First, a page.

THE CHINESE TABLE - September 2009
Altfield Gallery's specialist Autumn exhibition this year focuses once again on The Chinese Table, which is perhaps China's most important contribution to the Asian furniture tradition. China is the only Asian country that left floor-level mat living, and adopted raised living centuries ago, and China therefore stands alone as the only country in Asia which has a fully developed range of furniture in its vocabulary, providing a rich assortment of forms for collectors and enthusiasts.

Tables have always played an important and varied role in the Chinese household, providing decorative surfaces for the practice of painting and calligraphy, the display of antiques and sculpture, for the eating of meals and the playing of games, and also importantly for use as altars and incense platforms for the veneration of ancestors.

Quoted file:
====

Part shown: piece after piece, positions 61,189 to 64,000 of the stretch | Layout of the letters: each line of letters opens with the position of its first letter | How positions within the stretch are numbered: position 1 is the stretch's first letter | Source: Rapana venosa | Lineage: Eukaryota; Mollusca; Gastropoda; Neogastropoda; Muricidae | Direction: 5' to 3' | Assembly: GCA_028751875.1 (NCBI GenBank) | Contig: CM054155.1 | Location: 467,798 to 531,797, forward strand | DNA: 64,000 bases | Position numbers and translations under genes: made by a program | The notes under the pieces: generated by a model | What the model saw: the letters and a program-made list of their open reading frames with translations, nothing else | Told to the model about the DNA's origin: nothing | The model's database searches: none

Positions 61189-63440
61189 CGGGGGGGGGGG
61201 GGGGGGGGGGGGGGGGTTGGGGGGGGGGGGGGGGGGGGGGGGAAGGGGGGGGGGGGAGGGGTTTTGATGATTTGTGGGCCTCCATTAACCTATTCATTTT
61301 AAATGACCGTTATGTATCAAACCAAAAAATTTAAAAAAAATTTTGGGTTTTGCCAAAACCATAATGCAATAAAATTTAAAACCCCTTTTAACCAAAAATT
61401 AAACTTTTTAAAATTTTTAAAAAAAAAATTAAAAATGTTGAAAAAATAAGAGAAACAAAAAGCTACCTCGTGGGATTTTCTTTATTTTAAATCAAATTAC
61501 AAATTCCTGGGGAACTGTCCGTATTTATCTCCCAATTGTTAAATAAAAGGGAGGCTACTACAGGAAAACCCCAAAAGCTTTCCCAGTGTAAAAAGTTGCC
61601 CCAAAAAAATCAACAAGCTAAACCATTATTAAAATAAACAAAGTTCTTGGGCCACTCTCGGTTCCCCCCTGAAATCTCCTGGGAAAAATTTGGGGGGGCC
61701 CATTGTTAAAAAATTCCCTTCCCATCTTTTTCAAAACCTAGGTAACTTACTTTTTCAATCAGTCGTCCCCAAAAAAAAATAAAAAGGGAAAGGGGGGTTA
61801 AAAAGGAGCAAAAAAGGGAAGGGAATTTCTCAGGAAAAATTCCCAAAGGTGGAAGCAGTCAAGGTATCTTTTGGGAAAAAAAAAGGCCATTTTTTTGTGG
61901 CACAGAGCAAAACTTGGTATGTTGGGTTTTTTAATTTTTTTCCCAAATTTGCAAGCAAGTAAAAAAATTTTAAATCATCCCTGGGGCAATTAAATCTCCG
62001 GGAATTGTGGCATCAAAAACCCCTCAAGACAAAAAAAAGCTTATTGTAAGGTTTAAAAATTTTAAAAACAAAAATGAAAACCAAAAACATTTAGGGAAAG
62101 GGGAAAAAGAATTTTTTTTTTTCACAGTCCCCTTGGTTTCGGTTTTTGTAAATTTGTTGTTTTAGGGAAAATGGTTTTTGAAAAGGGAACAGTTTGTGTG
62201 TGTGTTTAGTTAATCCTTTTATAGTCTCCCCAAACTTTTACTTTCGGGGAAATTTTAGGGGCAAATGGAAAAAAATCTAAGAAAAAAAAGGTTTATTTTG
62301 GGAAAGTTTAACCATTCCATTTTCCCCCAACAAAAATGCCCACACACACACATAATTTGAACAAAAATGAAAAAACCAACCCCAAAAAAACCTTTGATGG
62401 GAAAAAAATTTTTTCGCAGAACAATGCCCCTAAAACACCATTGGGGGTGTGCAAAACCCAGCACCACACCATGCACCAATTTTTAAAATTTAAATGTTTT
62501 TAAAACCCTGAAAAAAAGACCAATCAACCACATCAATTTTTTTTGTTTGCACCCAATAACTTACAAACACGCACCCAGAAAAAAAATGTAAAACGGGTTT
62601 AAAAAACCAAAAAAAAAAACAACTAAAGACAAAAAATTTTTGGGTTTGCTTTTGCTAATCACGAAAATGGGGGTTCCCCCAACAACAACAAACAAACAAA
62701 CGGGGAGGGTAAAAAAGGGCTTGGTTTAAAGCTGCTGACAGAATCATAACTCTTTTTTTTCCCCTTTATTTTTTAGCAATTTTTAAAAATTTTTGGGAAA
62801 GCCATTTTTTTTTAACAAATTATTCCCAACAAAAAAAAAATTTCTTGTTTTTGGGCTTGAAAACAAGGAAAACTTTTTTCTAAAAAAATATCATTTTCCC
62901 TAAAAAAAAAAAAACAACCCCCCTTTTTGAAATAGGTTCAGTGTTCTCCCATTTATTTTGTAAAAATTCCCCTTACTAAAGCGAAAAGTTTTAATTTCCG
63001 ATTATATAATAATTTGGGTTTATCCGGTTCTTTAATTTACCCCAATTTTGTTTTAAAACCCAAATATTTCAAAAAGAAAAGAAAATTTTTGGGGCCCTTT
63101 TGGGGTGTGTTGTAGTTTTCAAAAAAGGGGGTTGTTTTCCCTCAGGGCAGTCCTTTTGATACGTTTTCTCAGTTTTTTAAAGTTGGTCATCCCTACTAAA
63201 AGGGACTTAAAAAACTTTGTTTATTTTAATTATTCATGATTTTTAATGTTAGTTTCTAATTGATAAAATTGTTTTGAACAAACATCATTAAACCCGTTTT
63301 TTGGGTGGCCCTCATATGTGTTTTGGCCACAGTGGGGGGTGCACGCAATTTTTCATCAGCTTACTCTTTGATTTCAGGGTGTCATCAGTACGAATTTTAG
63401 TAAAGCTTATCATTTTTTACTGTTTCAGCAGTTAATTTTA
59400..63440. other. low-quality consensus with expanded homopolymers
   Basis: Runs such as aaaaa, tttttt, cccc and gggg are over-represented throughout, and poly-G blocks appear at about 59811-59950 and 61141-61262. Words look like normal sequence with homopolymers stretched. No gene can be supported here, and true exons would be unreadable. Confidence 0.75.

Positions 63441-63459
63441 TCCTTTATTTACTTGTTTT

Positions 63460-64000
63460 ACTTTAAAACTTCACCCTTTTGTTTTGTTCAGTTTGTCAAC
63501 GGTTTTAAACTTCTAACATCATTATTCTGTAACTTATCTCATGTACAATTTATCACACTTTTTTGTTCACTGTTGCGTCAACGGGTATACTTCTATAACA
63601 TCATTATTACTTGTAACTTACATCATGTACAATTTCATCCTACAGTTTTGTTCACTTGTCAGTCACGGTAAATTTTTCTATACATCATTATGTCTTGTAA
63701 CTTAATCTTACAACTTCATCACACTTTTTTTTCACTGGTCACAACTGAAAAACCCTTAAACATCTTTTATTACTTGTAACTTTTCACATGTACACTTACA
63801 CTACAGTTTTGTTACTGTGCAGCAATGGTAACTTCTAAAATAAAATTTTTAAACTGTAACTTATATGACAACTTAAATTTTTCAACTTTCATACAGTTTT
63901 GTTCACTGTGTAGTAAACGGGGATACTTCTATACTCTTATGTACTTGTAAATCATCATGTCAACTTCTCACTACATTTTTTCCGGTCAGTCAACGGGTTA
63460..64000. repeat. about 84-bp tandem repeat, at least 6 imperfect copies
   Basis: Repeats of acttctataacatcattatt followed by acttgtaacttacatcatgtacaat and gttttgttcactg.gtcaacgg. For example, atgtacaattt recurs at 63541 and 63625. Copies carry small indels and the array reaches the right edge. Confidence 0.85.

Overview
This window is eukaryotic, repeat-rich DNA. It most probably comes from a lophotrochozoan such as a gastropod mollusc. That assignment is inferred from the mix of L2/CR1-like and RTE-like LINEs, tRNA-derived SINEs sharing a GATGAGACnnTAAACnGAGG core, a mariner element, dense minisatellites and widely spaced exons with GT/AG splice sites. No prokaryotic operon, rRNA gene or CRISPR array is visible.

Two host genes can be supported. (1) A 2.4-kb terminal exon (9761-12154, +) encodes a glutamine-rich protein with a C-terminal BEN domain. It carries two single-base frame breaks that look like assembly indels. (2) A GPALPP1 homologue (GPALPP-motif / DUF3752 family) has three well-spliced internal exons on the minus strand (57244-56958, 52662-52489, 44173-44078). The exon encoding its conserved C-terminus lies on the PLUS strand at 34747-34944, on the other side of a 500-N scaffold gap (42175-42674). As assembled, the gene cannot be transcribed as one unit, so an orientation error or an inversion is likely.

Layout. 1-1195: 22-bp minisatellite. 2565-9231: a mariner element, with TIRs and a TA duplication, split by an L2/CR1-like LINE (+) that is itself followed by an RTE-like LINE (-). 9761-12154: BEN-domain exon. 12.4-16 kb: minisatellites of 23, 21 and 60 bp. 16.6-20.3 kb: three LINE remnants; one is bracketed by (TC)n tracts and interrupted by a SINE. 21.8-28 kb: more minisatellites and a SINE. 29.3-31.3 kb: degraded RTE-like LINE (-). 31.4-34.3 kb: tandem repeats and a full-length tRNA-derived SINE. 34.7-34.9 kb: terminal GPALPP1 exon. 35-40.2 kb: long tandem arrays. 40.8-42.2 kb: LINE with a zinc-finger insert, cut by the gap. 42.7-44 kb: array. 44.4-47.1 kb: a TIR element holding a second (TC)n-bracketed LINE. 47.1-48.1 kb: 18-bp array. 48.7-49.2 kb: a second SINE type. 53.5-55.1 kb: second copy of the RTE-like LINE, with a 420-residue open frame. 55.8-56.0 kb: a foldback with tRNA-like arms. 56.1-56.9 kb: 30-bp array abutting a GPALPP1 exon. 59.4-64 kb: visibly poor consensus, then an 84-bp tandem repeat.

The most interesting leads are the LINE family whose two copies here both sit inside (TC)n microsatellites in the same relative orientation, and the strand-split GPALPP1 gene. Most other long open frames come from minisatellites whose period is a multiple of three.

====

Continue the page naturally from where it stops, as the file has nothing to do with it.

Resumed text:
Excellent examples can still be found in today's antique market, exhibiting both regional styles as well as classic traditional proportions. In the collection being exhibited, graceful and highly decorated 18th century forms from Shanxi stand next to unadorned examples from Hebei, that are identical in style to early Ming pieces. The contrast bears witness to the rich variety of styles found not just in tables, but also in all furniture from China's past.

Of particular interest in the collection that has been acquired for this show is a massive 18th century scholar's display table with scrollwork carved aprons from Shanxi, an elegant 18th century painting table with platform fretwork stretcher from Suzhou, and a fine walnut altar table with stunningly carved foliate-dragon details from Hebei.